Super Bowl Flyover Offered A Glimpse Of A Future Where Multiple Bomber Types Join Forces In Combat
The Air Force is exploring how B-1Bs and B-52Hs can work together more directly, including targeting "handoffs" involving stealthy cruise missiles.
The Air Force says that its unique Super Bowl flyover this year, which involved one of each of its three current heavy bomber types, reflected actual work being done on new concepts of operation. Just days before the big game, a B-1B and a B-52H flew together in a test to explore how these aircraft might work more directly together in actual combat, including sharing targeting information that could be used to fire stealthy AGM-158 Joint Air-to-Surface Standoff Missiles, or JASSMs.
Personnel from the 49th and 337th Test and Evaluation Squadrons carried out the test from Barksdale Air Force Base in Louisiana on Feb. 3, 2021. The 49th and 337th are responsible for testing and evaluating upgrades and modifications, as well as new tactics, techniques, and procedures, for the B-52H and B-1B bombers, respectively. Both units are assigned to the 53rd Test and Evaluation Group at Nellis Air Force base in Nevada, which is a geographically separated component of the 53rd Wing, headquartered at Eglin Air Force Base in Florida.
For this flight, a B-52H pilot and weapon systems officer flew in the B-1B and vice versa. The planes conducted various maneuvers inside the “Lancer” training area, situated to the west of Dallas, Texas, according to Air Force Magazine.
"This unique opportunity allowed the aircrew to gain a better understanding and perspective of one another as the two units develop tactics for bomber interoperability and stand-off weapon employment," the Air Force said. The service has been conducting similar "integration flights" since 2016.
However, “the intent behind this bomber test integration event went beyond the cross-learning benefit from the inter-fly opportunity,” Air Force Colonel Jamie Hernandez, head of the 53rd Test Management Group, also part of the 53rd Wing, said in a statement. The testing "instead focused on developing, testing and vetting integrated tactics to provide the warfighter with the techniques and procedures and Combatant Commanders the option and flexibility to employ the B-1 and B-52 as an integrated and synergistic long-range weapon force package."
"A goal of these tests was to fly in formation to do practice stand-off weapons sorties so we can start building how we fly together, pass targets if we get new ones, and how we ultimately work together," Air Force Major Joseph Wilkinson, a B-1 Instructor Weapon Systems Officer from the 337th, added. A spokesperson for Air Force Global Strike Command (AFGSC), which oversees all of the Air Force's bomber fleets, told Air Force Magazine that the test specifically involved exploring "handoff techniques" when employing variants of the AGM-158 JASSM. It's not clear whether the operational concept in question only involved the transfer of targeting data or whether one bomber is expected to actually launch the missile, after which the other aircraft would begin sending updates to it via its data link.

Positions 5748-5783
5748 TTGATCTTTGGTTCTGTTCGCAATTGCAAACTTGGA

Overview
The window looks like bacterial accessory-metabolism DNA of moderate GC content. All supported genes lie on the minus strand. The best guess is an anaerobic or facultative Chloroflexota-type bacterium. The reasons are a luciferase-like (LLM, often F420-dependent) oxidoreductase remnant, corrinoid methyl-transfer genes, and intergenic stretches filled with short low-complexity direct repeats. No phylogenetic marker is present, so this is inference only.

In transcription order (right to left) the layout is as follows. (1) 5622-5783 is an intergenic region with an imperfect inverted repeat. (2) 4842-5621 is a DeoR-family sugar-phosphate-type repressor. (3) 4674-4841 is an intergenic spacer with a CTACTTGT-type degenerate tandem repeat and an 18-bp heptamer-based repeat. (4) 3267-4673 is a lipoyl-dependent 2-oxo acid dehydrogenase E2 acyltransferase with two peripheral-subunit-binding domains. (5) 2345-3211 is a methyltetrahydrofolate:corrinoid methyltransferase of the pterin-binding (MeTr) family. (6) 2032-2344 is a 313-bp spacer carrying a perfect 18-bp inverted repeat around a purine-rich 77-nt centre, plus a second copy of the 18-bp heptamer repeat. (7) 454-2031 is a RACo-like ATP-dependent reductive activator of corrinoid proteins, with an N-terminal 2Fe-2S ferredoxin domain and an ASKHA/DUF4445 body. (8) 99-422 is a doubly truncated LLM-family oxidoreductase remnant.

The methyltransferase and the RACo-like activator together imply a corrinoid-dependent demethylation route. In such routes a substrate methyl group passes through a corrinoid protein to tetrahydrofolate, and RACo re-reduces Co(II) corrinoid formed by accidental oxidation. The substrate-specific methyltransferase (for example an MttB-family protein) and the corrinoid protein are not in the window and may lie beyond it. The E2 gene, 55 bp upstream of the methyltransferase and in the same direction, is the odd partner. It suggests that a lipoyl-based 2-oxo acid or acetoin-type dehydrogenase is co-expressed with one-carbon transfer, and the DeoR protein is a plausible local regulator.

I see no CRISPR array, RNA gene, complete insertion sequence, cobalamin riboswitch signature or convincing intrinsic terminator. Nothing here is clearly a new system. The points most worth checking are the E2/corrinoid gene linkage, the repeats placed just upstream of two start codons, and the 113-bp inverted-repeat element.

At present, the Air Force has a fleet of around 76 B-52H bombers, 40 of which are configured to carry nuclear-armed AGM-86B cruise missiles, among other weapons. Of those aircraft, four are permanently set aside for test work. The remaining examples have been modified to be only able to carry conventional weapons. Another 10 airframes in storage are kept in a closer-to-operational state than usual to make it easier to return them to service, if necessary.
The service also has some 62 B-1Bs, a pair of which are also dedicated test aircraft. There are plans in the works to retire the 17 oldest jets in that fleet this year, which would leave 43 combat-coded bombers. Since 2011, all of these aircraft have been configured to only carry conventional weapons and there are no plans at present to restore their nuclear capabilities.
For many years, before and after the Cold War, the Air Force's B-52Hs and B-1Bs offered certain distinct capabilities, with the latter bombers actually have a larger overall payload capacity, as well as being faster and having a smaller radar signature. The B-52Hs, of course, had the benefit, and still do, of being able to carry additional, often outsized payloads, externally, something the B-1Bs have been unable to do for much of their careers.